By Alex Townley
SO it starts in the concourse of a train station. It’s not one I recognise, and it’s big. The writing on the advertisements is in English, so I think it’s somewhere in the UK, but I’ve googled all the stations I can think of and it doesn’t look like any of them.
There are adverts for make-up on billboards, and broadband services, and a travel agent, the one with the lopsided smiley face for a logo, but I don’t look at the timetables, so I couldn’t tell you where any of the trains are coming from or going to.
It’s either very late at night, or very early in the morning. I’ve travelled at both of those times when I used to live in the city and there’s something in the eerie quiet when the rest of the world is asleep, that feels different to any other time of day.
And when I’m there I see a couple kissing each other, saying goodbye outside a branch of Boots, and someone shuffling past in the kind of footwear that makes them look homeless.
I’m looking at their feet when I notice the blood. That’s why I notice the blood.
From where I’m standing it’s a tiny black spot on the floor, but the homeless person, or whoever they are, treads in it and their footprint walks it away across the floor, becoming brighter and brighter with each step.
I walk over and stare at it, distinct against that mottled tile you get in all institutional buildings. It’s not a large amount. It’s just odd seeing it there, a bright spot of blood in the middle of an empty space.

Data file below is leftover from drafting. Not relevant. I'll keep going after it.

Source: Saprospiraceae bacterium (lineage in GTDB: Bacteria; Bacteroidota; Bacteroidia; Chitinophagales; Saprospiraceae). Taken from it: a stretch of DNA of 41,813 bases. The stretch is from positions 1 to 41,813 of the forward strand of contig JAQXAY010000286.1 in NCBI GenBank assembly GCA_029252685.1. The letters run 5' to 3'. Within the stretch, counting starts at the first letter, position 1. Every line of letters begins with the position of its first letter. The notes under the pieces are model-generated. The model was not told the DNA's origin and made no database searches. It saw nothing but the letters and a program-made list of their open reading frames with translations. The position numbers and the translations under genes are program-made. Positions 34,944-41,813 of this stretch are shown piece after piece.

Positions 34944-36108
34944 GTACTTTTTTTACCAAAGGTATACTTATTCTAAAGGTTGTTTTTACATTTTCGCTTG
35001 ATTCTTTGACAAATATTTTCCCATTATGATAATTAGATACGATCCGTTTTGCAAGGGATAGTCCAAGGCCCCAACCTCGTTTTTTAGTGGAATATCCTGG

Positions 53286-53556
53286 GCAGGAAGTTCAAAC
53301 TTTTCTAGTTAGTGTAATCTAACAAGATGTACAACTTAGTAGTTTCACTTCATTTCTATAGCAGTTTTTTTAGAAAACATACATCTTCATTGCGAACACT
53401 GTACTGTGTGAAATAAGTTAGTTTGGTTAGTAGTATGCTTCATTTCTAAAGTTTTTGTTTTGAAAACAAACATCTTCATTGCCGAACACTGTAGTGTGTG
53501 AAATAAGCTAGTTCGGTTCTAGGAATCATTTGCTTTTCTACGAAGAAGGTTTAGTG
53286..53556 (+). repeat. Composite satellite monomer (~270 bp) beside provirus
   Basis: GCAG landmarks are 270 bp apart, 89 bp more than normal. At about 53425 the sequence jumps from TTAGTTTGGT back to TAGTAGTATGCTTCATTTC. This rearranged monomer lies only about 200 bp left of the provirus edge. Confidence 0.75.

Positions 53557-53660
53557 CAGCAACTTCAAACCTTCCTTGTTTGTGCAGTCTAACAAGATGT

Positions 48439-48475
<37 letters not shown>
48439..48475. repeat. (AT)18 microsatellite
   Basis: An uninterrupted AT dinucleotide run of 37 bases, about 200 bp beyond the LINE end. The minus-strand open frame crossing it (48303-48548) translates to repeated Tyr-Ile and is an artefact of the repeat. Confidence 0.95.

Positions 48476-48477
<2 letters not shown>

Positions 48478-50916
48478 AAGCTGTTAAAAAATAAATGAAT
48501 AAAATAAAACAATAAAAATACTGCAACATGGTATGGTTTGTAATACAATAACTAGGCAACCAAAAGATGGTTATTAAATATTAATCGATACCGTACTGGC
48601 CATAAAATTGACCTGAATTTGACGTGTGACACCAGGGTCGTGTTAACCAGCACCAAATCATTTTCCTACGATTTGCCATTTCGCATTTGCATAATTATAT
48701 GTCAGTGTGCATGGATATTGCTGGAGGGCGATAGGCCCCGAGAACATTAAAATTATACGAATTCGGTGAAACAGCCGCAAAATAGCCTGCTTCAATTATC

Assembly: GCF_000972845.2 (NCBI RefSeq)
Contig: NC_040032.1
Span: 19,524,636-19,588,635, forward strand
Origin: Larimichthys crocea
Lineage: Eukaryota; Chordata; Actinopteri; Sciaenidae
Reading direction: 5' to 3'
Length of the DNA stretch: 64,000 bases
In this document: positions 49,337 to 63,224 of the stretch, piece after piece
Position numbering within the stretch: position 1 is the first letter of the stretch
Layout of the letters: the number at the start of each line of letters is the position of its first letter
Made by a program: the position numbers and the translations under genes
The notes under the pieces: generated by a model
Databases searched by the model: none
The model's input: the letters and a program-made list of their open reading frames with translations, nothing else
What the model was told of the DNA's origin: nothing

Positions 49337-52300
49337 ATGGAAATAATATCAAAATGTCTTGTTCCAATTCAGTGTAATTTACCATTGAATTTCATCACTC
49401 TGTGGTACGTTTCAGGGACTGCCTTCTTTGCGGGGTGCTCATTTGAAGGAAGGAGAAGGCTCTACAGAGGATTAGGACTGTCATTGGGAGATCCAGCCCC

And it makes me look around, for something, someone with a nosebleed, with a mop to clean it up, someone applying a plaster.
But there’s no-one.
What there is, is another spot of blood, a little larger, a short distance away, and I walk over to it, which is when I notice it’s the start of a trail. And that’s when the feeling of foreboding starts to grow inside me.
I don’t know how I get past the ticket checkers into the station proper, maybe that’s part of it, maybe that just isn’t important, but I keep my eyes fixed to the ground and I follow this trail of droplets of blood as it snakes along the wide corridor.
It forms a pattern now, five or six little droplets, then a splash, followed by a trickling line of blood which seems to stop and turn back into spots for a short distance.
I know now that it’s serious. It’s not a nosebleed or a cut knee. I don’t know what a lot of blood really looks like, but this seems like more than I would be happy to lose.
I crouch down and touch my finger to one of the larger splashes, puddles?
I expect it to be warm, but it’s cold, and starting to congeal, and I let my contaminated finger hover away from the rest of my hand hoping it will disappear on its own, or dry out, but it becomes tacky and awkward, and I end up pressing it against my thumb, so they’re both bloody, sticky against one another. I can feel the sensation of resistance as I pull them apart, and let them fall back together in a nervous tick at my side while I walk.
I don’t notice anyone around me. Maybe the corridor is full and I only stare at the floor, or maybe it’s so late, or so early that there’s just aren’t any passengers about.
I feel as though I’m the only one there though. The only one noticing this trail of blood, and where it’s going. No-one is about to call for help or alert the authorities.
There isn’t much more to it. Not really. I reach the top of a flight of steep stairs down to one of the platforms, where the trickle of blood is more steady now, more of a smear running down the staircase, weaving a little before clinging to the floor under the bannister at one side.